Thanksgiving is just 2 days away.
Which means the biggest shopping day of the year is just 3 days away. For about 50 reasons that I won’t recount here, I’ve never been much of a shopper. I mean I like spending money, and I like getting new things, I like cute clothes, shoes, and good books. But it’s the laborious process of trying stuff on, finding the right thing, the walking, and waiting, the in-and-out of parking lots and cars and lines, that I’ve never been a huge fan of.
So “Black Friday” as it’s called, has never been a high point.
UNTIL…through the miracle of high speed internet and amazon.com I could “shop” without the aforementioned, dreadful experience.
As we’re peeking around the corner toward Christmas, I’m sorting through a stack of books I LOVE to read at Christmas and throughout the Advent season. I have 11 that I set on our side-table every year. When the boys were little we used to read them together. Sometimes I still make them humor me.
If you’re looking to add to your Christmas library, here are some books we’ve read and loved, that you might love too.
The Jesus Storybook Bible, by Sally Lloyd Jones
Granted, it’s not a Christmas book. It’s not even a complete children’s Bible, but the tagline and the theme of the book is that “Every story whispers His name.” And so the author starts at the beginning and shows how each story in the Old Testament actually pointed to the coming of Jesus. The EXTREMELY COOL THING is that if you begin reading the book on December 1, and read one story each night, on Christmas Eve you will finish with the story of the wise men bringing gifts to baby Jesus.
I don’t know if the publisher planned it that way or not, but it is my favorite Advent tradition. And this is the book where I make my boys humor me. I read it out loud. Because I’m the mom.
The Tale of Three Trees, by Angela Elwell Hunt
Hang with me. Strangely, this is not technically a Christmas book either. It’s a children’s book and it makes the theologically shocking observation that sometimes God takes our dreams, allows them to break into pieces, and then uses those pieces to rebuild according to his grander plan. In the end, if we let ourselves be used by him, for his purposes, we will discover it was exactly what we wanted all along.
I’ve written more about this little book here if you want a more detailed look at the story. But it is another wonderful book with an unforgettable message. (I make the boys humor me with this one too, because the message is too important to neglect).
Touching Wonder: Recapturing the Wonder of Christmas, by John Blase
It is a very short book, and I loved it for the imagination and beautiful writing. Even in the prelude to his readings I cried, probably because I identify so acutely. The author writes:
“… David James Duncan described the plastic shepherds from those Christmas dioramas of his youth as having “slack-jawed expressions of wonder.” There was a time in my life when the stories surrounding the birth of Jesus left me in the same state. However, for some reason or reasons, I lost the eyes to see or the ears to hear, or maybe the heart to wonder. I set out this year (2007) to read them in Eugene Peterson’s The Message in hopes of recapturing a slacked jaw.”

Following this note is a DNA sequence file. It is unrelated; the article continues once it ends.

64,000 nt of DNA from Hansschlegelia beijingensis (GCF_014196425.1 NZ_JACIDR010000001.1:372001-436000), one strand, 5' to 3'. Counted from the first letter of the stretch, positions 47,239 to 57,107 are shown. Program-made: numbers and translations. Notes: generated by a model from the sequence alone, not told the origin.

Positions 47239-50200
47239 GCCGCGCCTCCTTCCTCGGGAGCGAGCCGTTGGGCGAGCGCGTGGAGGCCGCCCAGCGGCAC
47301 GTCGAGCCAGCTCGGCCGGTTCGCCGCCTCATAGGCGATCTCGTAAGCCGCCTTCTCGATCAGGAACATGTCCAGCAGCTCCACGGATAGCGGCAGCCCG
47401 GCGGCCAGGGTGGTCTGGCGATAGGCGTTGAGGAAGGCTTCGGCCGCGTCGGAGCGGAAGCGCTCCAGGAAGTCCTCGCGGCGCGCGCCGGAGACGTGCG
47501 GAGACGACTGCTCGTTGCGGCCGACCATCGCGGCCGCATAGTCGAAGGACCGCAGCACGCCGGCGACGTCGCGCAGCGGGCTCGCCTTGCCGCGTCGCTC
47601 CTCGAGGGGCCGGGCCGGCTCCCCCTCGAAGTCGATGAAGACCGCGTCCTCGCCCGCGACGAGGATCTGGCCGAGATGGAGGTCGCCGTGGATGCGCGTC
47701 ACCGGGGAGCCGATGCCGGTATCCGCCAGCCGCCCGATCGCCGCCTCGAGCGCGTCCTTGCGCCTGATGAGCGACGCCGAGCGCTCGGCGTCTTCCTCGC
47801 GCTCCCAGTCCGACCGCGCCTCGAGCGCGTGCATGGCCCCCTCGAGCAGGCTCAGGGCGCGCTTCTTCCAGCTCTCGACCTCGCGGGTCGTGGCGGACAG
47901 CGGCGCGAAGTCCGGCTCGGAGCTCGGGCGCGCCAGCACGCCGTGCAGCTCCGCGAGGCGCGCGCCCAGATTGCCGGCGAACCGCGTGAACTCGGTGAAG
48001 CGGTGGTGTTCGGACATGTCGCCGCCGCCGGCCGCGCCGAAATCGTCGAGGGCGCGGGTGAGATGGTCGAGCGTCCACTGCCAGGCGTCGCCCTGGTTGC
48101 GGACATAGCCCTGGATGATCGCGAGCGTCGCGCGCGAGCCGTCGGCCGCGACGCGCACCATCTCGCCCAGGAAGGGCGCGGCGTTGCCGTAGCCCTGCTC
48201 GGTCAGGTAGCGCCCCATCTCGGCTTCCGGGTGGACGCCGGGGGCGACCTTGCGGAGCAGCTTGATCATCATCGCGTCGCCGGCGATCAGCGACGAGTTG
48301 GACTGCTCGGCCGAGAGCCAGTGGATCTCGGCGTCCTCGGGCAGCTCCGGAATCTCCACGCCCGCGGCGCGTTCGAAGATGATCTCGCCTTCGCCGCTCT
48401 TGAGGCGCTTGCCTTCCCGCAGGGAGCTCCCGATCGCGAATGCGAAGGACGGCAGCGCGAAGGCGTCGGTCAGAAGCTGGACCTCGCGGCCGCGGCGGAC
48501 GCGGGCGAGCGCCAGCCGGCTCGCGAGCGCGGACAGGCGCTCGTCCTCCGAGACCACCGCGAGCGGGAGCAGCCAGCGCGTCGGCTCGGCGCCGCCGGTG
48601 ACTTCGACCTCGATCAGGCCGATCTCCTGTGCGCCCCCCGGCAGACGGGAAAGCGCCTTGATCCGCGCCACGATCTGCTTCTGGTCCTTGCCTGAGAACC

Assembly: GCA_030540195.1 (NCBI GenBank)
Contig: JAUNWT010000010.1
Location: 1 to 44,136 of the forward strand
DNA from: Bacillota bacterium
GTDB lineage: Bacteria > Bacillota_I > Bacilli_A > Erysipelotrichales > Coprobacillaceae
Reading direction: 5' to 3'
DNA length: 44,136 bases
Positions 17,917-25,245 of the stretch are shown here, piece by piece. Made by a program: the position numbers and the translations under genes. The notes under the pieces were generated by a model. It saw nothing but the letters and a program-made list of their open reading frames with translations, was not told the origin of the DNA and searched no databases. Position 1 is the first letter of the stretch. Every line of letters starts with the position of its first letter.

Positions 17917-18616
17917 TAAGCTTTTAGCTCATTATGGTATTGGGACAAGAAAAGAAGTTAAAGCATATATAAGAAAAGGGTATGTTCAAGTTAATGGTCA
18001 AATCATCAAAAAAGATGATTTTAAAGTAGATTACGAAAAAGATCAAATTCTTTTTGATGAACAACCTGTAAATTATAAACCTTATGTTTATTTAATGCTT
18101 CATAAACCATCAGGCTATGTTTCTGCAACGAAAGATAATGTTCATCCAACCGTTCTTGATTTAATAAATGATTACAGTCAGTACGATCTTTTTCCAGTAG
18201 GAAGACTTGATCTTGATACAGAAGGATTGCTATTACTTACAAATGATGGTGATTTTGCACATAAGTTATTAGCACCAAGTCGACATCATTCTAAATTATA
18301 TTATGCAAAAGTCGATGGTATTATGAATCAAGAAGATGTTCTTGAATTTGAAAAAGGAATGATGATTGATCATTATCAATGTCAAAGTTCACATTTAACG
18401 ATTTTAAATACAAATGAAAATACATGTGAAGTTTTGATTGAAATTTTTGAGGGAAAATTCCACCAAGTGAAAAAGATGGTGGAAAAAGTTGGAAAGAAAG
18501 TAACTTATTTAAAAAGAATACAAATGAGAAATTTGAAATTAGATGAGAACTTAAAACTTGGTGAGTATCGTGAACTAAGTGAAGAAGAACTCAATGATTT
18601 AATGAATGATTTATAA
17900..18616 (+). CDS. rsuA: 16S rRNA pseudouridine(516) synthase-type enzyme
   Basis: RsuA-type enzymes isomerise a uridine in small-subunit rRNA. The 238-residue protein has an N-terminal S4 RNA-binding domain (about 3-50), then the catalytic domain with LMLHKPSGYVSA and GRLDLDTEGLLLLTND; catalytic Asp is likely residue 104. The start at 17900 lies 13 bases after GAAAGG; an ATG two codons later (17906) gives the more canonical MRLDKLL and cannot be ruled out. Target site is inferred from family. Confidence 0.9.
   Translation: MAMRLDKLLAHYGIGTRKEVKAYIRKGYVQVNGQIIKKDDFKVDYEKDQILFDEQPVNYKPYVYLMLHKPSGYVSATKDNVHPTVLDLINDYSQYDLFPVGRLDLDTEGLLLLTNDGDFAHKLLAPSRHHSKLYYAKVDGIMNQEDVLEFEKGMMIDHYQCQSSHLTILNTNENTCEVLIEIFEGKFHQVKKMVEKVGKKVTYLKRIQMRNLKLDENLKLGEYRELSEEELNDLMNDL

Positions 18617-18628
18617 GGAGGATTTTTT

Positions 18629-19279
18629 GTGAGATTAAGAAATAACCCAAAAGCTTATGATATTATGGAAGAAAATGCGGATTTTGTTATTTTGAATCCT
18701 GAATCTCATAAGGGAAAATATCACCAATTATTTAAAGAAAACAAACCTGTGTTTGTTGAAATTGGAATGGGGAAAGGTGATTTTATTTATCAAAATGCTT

Then, in a series of 12 artful and imaginative readings, he helps us recapture the wonder.
The Best Christmas Pageant Ever, by Barbara Robinson
I’m sure you’ve heard about it, and probably read it already, but Robinson’s sense of humor and page-turning story is worth an annual visit. Granted, the Herdman’s aren’t a “good example for children” if you you plan to read it with your kids, but sometimes it takes an encounter with the Herdmans to help us hear the Christmas story as though it was the first time. The narrator summarizes her Christmas pageant experience with the “worst kids in the history of the world” by saying, “For years, I’d thought about the wonder of Christmas, and the mystery of Jesus’ birth, and never really understood it. But now, because of the Herdmans, it didn’t seem so mysterious after all.”
A Remarkable Advent: Stories of the Ordinary People God Chose to Fulfill his Extraordinary Plan
This is one I wrote. It can’t actually sit on your coffee table (or mine) because it’s an eBook. But unlike the others listed here, this one is free and available immediately. No waiting for Black Friday specials or the UPS driver or even your two-day amazon prime delivery.
This 24-day Advent devotional grew out of a realization that I’d failed to really hear certain parts of the Christmas story. Sometimes its depth and brilliance gets lost in over-familiarity. The colorful images of the Sunday school flannel graph seem to fade over time, and instead of absolute wonder, we gloss over the words, yawn, lick our finger, and flip the page.
As I read slowly and studied through the Christmas story in the gospels of Luke and Matthew, my fascination with God’s work was rekindled.
Each day’s reading includes a scripture, a fictional retelling highlighting one person from the Christmas story, and a prayer. Additionally, I will post a reflection in conjunction with that day’s reading here on my blog December 1-24.
If you’d like rekindle your own fascination this year during the season of advent, I’d love for you to read along with me.
Other titles in the picture
The Greatest Gift,
The Legend of the Christmas Stocking,
Jotham’s Journey by Arnold Ytreeide
The Christmas Miracle of Jonathan Toomey
How the Grinch Stole Christmas
One Wintry Night